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Scale-dependent management of biodiversity and ecosystem processes in fragmented landscapes

dc.contributor.advisorTscharntke, Teja Prof. Dr.
dc.contributor.authorKormann, Urs Gabriel
dc.titleScale-dependent management of biodiversity and ecosystem processes in fragmented landscapesde
dc.contributor.refereeScherber, Christoph Dr.
dc.description.abstractengGlobal biodiversity is increasingly found in fragmented landscapes and populations due to altered human land use. Expansion of agricultural land and changed agricultural practices to the detriment of natural and semi-natural habitats are the most important drivers of this process, caused by the rocketing human demand for agricultural products. Ensuring the persistence of biodiversity and the services it provides to humanity (management of biodiversity and ecosystem services) will require a sound understanding about how biological communities and ecological processes in fragmented landscapes are affected by potentially interacting factors at different spatial scales. However, it remains unclear how properties of fragmented landscapes (landscape composition, landscape configuration, local habitat quality) interact across spatial scales in shaping community structure and ecological processes. In this thesis I assess the relative role of landscape composition, landscape configuration and local habitat quality at different spatial scales for the conservation of biodiversity and ecosystem processes in fragmented human modified landscapes. My research had two geographical foci: In the first part, I capitalized on the well-known fauna and flora of a traditional, highly fragmented central European agro-ecosystem, to investigate general and trait-mediated patterns across a wide taxonomic range. In the second and third part, I studied bird communities and animal-mediated pollination in the tropics of Central America, which are highly biodiverse but currently suffer an intensive period of human modification. In the first paper of this study (chapter 2), I used small calcareous grasslands in Germany as our model system, a highly biodiverse, but threatened habitat. Using a large dataset with more than 600 species of nine taxa (bees, butterflies, grasshoppers, hoverflies, leafhoppers, rove beetles, spiders, true bugs, and plants), I tested the separate effects of habitat connectivity, landscape complexity and local management across taxa. In particular, we assessed species richness, community composition and universal, trait-mediated responses. While a high proportion of arable land resulted in a 29% loss of species richness, increasing connectivity generally enhanced species richness across taxa. Only the large species per taxon, assumed to be more dispersive, profited from increased connectivity. While all three management types led to distinct communities, prolonged grazing reduced species richness and abundance, in particular so for red-listed species. In conclusion, we suggest a strategy of alternating mowing and short-term abandonment, focusing on connected sites in diverse landscapes for the conservation of small calcareous grasslands. The second paper (chapter 3) focuses on the effect of habitat configuration on animal-mediated pollination in tropical fragmented forest landscapes. In Costa Rica, I combined manipulative experiments and field observations to test if narrow woody strips (living fencerows and narrow riparian strips) enhanced pollinator movement, pollen transfer, pollinator availability and pollination success. Using experimental flowers and live plants, I show that such corridors consistently enhance functional connectivity for forest-associated hummingbirds, and in turn pollen transfer between neighboring forest fragments. Corridors drastically increased forest-associated pollinator availability in small fragments, which approached zero in equally sized patches lacking such connections. In parallel, corridors not only substantially increased pollination success of an ornithophilous keystone herb, but averted complete pollination breakdown in small forest fragments. Overall, these results suggest that simple corridors elements can maintain pollination mutualisms and plant gene in tropical forest fragments through increased functional connectivity and pollinator availability. In the third paper (chapter 4), I evaluated the effect of landscape composition (landscape wide amount and type of forest) and configuration (fragment size and edge proximity) on bird communities, disentangling the effect of old growth forest from secondary forest in a human-modified landscape of southern Costa Rica. I characterized the entire bird community in 49 forest fragments, representing independent variation of patch size and landscape wide forest amount, and found that α-diversity and abundance at the plot scale varied little between fragments. In contrast, α - diversity and abundance of forest birds at the plot scale, in particular insectivores, was nearly halved in edges and secondary forest compared to core areas of primary forest. The same was found in small fragments, but only below a critical threshold of old growth forest within the landscape (22.6%). Similarly, β - diversity of the entire bird community was strongly reduced among small fragments, but only at low landscape-level percentage of oldgrowth forest. Finally, bird communities were similar to primary forest only in fragments surrounded by a high proportion of old growth forest. Overall, the minimum local area (fragment size) required to support substantial levels of α - and β - diversity is lowered in landscapes with a high proportion of old growth forest. Thus, the benefits of old growth not only manifest locally but extend into the landscape scale - not the local fragment area, but the percentage of oldgrowth forest within a landscape drives biodiversity conservation success. Given that human land use is driving landscape structure, there is a need to keep a minimum amount of primary forest - thus, the conservation of old growth forest should remain a key conservation priority. In conclusion, the results of my dissertation show that biodiversity patterns are shaped by local habitat characteristics, and habitat composition and configuration at the landscape scale. Landscape configuration (corridors) strongly influenced movement between fragments, which in turn affected an ecosystem process (pollination). While small fragments can contribute significantly to conservation in the tropics, there is a need to keep old growth forest above a critical landscape-level threshold. My results emphasize that future conservation of biodiversity and ecosystem services in fragmented landscapes should not only aim to improve local habitat quality, but additionally improve habitat quality and configuration at an appropriate landscape scale. Conservation schemes lacking such a landscape perspective will likely fail to achieve an optimum conservation outcome and thus waste the limited resources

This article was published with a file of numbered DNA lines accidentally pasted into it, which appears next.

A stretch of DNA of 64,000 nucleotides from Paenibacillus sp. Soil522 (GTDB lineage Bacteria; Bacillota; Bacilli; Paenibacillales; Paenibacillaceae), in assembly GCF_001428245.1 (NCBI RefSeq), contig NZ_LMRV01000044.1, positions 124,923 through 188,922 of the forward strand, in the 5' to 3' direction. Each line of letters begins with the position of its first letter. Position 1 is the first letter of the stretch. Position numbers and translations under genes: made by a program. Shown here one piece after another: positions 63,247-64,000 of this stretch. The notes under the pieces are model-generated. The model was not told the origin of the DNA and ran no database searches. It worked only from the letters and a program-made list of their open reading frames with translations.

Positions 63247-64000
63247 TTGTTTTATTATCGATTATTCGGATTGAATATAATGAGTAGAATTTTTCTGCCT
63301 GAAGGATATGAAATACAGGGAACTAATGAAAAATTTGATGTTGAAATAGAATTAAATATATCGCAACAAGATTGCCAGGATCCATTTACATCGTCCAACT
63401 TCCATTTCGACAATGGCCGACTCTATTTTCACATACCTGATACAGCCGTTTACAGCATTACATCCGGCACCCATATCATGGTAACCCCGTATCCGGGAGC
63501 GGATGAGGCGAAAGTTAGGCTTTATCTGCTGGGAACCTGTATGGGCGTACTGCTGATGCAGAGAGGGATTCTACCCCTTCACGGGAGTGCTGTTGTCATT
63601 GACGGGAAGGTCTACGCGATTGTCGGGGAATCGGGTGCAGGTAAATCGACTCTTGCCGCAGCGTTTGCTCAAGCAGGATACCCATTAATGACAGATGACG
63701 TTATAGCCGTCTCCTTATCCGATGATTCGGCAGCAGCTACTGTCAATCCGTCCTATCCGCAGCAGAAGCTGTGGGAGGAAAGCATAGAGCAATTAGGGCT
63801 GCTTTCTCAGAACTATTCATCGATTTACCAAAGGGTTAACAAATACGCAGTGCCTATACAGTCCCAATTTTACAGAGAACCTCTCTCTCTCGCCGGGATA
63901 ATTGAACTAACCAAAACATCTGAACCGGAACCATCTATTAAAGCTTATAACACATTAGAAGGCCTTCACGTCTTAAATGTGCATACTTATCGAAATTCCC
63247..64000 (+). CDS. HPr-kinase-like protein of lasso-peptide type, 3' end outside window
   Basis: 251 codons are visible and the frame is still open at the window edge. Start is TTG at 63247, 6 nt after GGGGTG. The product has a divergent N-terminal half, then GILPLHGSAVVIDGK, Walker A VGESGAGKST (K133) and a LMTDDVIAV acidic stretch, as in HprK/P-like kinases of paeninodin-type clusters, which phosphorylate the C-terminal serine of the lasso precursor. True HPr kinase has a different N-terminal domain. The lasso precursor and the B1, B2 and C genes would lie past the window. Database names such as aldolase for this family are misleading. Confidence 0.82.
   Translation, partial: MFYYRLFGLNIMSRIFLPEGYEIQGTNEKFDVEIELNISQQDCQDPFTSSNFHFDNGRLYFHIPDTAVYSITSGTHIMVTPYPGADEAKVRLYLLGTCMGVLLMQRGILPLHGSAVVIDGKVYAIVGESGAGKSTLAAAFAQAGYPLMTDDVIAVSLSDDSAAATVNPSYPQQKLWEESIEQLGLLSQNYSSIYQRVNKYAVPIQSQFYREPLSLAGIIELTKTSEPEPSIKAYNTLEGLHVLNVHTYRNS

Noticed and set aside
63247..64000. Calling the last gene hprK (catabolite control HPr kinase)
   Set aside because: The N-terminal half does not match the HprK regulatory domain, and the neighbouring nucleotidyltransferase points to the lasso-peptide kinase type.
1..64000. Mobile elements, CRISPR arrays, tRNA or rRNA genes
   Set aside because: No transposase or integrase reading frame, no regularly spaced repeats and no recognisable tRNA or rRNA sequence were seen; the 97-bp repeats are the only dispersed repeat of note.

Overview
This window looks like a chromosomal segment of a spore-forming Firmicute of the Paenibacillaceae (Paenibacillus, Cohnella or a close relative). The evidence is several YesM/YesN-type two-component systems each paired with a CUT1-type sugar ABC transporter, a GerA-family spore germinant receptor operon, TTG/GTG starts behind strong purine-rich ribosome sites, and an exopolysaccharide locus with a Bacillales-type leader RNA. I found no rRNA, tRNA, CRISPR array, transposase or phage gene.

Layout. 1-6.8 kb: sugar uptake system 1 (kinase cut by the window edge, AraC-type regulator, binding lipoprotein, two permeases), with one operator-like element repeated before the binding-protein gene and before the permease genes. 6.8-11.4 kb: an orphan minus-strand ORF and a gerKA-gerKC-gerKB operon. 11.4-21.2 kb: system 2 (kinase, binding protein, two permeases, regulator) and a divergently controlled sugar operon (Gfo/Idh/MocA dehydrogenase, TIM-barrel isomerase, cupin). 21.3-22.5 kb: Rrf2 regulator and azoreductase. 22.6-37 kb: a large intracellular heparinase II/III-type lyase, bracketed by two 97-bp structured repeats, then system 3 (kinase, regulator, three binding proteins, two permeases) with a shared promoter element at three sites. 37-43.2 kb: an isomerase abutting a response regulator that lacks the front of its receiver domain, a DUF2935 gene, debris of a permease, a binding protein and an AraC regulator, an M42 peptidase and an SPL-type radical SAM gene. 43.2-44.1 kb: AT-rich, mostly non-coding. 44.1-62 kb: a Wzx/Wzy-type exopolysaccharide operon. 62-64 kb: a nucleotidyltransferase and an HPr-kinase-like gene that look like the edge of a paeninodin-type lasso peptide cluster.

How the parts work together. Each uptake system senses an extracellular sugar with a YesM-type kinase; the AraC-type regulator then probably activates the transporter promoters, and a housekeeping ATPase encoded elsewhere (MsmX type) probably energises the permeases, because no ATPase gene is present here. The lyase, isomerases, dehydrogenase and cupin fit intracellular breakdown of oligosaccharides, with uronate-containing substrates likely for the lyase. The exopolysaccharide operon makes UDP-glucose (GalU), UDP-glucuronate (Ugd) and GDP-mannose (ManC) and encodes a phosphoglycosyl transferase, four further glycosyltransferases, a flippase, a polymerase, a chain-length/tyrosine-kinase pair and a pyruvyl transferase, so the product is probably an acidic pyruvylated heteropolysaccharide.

dc.contributor.coRefereeKneib, Thomas Prof. Dr.
dc.subject.engcommunity dissimilarityde
dc.subject.engcalcareous grasslandsde
dc.subject.enghabitat fragmentationde
dc.subject.englandscape compositionde
dc.subject.englandscape configurationde
dc.subject.engmulti-taxon approachde
dc.subject.enganimal-mediated pollinationde
dc.subject.engCosta Ricade
dc.subject.engecosystem functionde
dc.subject.engfunctional connectivityde
dc.subject.engfunctional connectivityde
dc.subject.engpollinator limitationde
dc.subject.engcommunity dispersionde
dc.subject.engsecondary forestde
dc.affiliation.instituteBiologische Fakultät für Biologie und Psychologiede
dc.subject.gokfullBiologie (PPN619462639)de